Artistic Abstracts with Long Exposures

 

A long exposure and a moving source of light can create unique lines and shapes that you can use within your frame. Exposure: 1sec at f/22 (ISO 200). Photograph/John Nyberg

A long exposure and a moving source of light can create unique lines and shapes that you can use within your frame. Exposure: 1sec at f/22 (ISO 200). Photograph/John Nyberg

Raj Lalwani tells you how you can keep the shutter open for extended periods of time to create magnificent abstract imagery.

Photography is all about vision. You look at a regular scene in front of you, but the manner in which you shoot it can make it completely unrecognisable. The beauty of abstract photography is that it can make anything look attractive, mysterious or even gloomy. A simple way you can create such images is by using long exposures.

Why Long Exposures Make Great Abstracts
Long exposures are fascinating primarily because they show the world differently from how our eyes see it. Unlike conventional photography, you are not merely ‘recording’ a scene, but creating one of your own. The choice of technique and the length of your exposure can interpret your scene in completely different ways—it is almost as if you are creating a new world in front of you. The possibilities are endless— you can capture streaks of light, blurred shapes or flowing water that looks like mist. The forms created by long exposures are surreal and look extremely artistic.

Looking for the Right Subject
Even an ordinary subject can work wonders, if you approach it in an extraordinary manner. The right amount of blur, the composition and the manner in which the subject is lit can transform mundane settings into beautiful abstract scenes. For example, a close-up of a dull concrete road can look extremely beautiful if you use a slow shutterspeed and hold your camera outside the car’s window.

Previsualise Your Abstract Image
The subject that is in front of you is only a starting point. Before you shoot, you must ask yourself what you want its final form to be. Do you want the colours to merge? Or would you wish to give a completely different form to your subject and create your own design? This decision is largely dependent on the subject itself. Its form, shape, colour and inherent nature are some of the things you must consider when creating an abstract image. For example, a tree can be photographed as an intricate, abstract pattern because of the sheer number of leaves and the manner in which they branch out.

Choosing the Right Technique
Either keep the camera steady and wait for the subject to move, or if your subject is stationary, move your camera. Motion blur always creates lines of some sort. Depending on the direction of motion, they may be horizontal, vertical, curved or random. These lines are what give your image an abstract quality, since they resemble a sketch or painting.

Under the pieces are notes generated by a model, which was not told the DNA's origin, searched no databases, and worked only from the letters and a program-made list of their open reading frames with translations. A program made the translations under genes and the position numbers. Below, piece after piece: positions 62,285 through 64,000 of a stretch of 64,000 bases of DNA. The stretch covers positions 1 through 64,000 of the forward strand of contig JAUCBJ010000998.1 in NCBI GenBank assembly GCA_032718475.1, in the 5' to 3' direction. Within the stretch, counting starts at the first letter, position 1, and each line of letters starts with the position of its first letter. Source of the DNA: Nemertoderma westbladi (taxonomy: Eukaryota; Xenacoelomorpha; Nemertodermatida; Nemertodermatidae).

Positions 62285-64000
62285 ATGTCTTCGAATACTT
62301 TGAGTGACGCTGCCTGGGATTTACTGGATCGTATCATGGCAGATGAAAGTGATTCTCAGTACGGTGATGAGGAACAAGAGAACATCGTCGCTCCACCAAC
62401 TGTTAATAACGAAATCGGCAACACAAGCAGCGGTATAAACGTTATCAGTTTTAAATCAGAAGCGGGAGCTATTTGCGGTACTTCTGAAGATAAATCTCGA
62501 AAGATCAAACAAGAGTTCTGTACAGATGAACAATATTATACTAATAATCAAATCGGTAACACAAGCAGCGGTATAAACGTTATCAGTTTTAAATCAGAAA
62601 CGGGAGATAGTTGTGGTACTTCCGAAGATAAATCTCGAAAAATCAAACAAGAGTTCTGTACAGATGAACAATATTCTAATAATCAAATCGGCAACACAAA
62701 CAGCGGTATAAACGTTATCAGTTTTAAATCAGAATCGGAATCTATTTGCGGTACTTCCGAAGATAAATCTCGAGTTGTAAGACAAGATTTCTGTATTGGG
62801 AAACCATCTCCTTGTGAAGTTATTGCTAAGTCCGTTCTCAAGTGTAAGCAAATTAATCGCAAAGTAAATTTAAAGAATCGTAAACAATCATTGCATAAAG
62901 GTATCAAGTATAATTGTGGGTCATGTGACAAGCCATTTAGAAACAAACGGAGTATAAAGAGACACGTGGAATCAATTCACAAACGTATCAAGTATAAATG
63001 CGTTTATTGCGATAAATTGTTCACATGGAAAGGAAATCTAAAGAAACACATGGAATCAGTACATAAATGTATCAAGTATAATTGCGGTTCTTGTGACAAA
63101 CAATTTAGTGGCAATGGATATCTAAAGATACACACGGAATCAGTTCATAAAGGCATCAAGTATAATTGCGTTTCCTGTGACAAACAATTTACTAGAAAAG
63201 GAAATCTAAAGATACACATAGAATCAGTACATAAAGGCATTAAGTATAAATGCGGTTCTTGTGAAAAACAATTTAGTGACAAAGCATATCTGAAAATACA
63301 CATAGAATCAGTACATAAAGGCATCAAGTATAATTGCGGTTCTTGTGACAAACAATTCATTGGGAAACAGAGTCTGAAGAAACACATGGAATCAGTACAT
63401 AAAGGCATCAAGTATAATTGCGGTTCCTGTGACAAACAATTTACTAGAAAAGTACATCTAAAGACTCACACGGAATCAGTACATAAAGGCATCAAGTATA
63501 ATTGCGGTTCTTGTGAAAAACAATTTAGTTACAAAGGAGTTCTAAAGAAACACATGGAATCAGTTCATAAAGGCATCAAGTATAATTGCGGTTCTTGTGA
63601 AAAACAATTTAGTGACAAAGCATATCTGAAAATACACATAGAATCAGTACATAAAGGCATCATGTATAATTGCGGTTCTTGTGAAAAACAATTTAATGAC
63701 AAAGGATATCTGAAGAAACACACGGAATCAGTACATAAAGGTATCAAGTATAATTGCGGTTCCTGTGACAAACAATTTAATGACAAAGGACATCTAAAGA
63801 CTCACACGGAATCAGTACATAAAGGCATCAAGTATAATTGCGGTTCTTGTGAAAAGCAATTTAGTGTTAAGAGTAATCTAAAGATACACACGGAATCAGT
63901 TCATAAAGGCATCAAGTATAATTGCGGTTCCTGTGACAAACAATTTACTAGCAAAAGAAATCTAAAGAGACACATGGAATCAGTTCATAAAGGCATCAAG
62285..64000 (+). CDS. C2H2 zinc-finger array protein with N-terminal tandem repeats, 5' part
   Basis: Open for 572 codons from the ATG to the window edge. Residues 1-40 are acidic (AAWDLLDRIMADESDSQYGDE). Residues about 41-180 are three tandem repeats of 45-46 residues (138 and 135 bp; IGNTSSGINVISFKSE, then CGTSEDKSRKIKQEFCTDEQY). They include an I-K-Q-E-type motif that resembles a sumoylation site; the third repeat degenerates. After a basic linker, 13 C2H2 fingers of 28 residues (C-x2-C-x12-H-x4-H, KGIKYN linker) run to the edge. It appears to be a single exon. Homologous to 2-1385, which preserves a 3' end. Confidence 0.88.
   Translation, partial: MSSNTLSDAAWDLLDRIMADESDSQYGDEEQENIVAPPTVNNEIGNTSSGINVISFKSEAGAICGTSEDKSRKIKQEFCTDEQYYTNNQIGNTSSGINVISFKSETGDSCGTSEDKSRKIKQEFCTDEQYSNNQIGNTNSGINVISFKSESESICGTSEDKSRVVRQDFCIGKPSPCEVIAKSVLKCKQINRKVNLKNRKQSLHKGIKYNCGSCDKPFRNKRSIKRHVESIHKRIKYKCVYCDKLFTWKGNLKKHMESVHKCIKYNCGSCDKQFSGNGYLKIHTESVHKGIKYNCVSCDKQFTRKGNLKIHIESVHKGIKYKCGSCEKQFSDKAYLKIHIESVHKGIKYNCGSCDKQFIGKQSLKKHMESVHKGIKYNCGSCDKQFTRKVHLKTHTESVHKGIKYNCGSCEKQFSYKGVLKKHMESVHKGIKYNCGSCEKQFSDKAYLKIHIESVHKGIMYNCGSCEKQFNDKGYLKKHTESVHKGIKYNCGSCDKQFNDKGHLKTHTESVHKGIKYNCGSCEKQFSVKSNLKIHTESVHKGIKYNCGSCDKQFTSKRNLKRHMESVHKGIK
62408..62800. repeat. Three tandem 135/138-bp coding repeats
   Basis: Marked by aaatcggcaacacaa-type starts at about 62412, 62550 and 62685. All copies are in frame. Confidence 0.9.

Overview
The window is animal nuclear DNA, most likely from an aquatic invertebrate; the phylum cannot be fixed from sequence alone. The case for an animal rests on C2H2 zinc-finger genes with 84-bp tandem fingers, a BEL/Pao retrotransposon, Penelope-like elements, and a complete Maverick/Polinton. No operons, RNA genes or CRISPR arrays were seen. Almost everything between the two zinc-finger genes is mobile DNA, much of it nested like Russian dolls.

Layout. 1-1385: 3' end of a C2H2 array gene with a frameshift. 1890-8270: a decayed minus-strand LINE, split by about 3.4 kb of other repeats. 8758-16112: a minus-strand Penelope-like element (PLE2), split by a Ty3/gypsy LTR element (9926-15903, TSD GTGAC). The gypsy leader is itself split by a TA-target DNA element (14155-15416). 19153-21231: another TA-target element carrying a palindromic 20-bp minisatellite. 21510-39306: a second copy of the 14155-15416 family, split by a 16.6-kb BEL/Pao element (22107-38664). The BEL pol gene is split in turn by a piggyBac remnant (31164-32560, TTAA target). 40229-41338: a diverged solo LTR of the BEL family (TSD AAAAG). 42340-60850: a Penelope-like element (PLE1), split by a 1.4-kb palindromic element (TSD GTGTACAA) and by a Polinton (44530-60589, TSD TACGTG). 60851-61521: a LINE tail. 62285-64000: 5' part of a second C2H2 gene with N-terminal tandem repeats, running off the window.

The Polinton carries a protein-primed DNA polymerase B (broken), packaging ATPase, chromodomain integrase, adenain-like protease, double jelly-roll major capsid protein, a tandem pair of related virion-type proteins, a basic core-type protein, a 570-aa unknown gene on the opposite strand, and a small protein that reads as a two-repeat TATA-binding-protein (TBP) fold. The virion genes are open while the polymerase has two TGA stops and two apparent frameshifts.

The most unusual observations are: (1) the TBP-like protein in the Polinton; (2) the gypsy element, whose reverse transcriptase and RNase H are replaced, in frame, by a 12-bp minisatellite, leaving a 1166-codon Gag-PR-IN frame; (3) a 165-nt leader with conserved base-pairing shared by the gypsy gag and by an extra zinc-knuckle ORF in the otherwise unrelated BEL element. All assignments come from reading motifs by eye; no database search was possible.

Always try and understand the kind of blur you will get. The part of the image you have focused on, will register as a thin line, while the out-of-focus elements will form thicker lines. It is almost like the difference between using a pen and sketch pen.

Let the Camera be your Paintbrush
The nature of motion gives the final shape to an abstract photograph. For instance, if you are moving the camera while shooting a still subject, you may pan the camera smoothly, wave it in a semi-circle or even shake it randomly. It is similar to painting, with the direction of blur similar to the direction of the brush strokes of a painter.

Accidents Are Good Too!
With the right amount of previsualisation, you should be able to predict your final image. However, there is nothing wrong with getting a brilliant image by fluke. A good photographer understands how the ‘accident’ happened, so that he can repeat the technique consciously the next time.
Make a note of the shutterspeed settings that work in different situations, and the manner in which DOF and focus affect the final look. Maintain a notebook in which you can record observations, so that you can repeat the technique, when required.
The key is to experiment, improvise and let your imagination run free. Abstract photography can be extremely fulfilling as it presents you a whole new range of visual experiences. Doing it with the help of long exposures only makes it a lot more fun.

What Makes a Great Abstract Photograph?

  • Simplicity: When we look at the world, there are so many things in front of us. When seen in isolation, anything becomes abstract. Not only will this make your composition simple, but also stark.
  • Colours and Light: Colour is often a key element while shooting abstract images. You could concentrate on one colour, or have a variety of colours within the same frame. Do remember that the lighting also determines how colours are captured within the frame.
  • Lines and Geometry: The structure of various elements within your frame and the lines being formed due to the direction of blur determine how the viewer sees the image. Does his eye go from left to right, or does it get drawn into the concentric circles that are a part of your frame? This is why it is important to understand what lines and shapes do to your abstract images, especially if you are using long exposures.
  • Mood: A beautiful pattern is not enough. Like every genre of photography, the difference between a good abstract and a great abstract is whether it brings out any emotion in the viewer. Your choice of subject, the colours in the frame and geometry must all come together, to create a particular mood.

The article originally appeared in the March 2010 issue of Better Photography.

Tags: Raj Lalwani, night, light, march 2010, light painting, abstract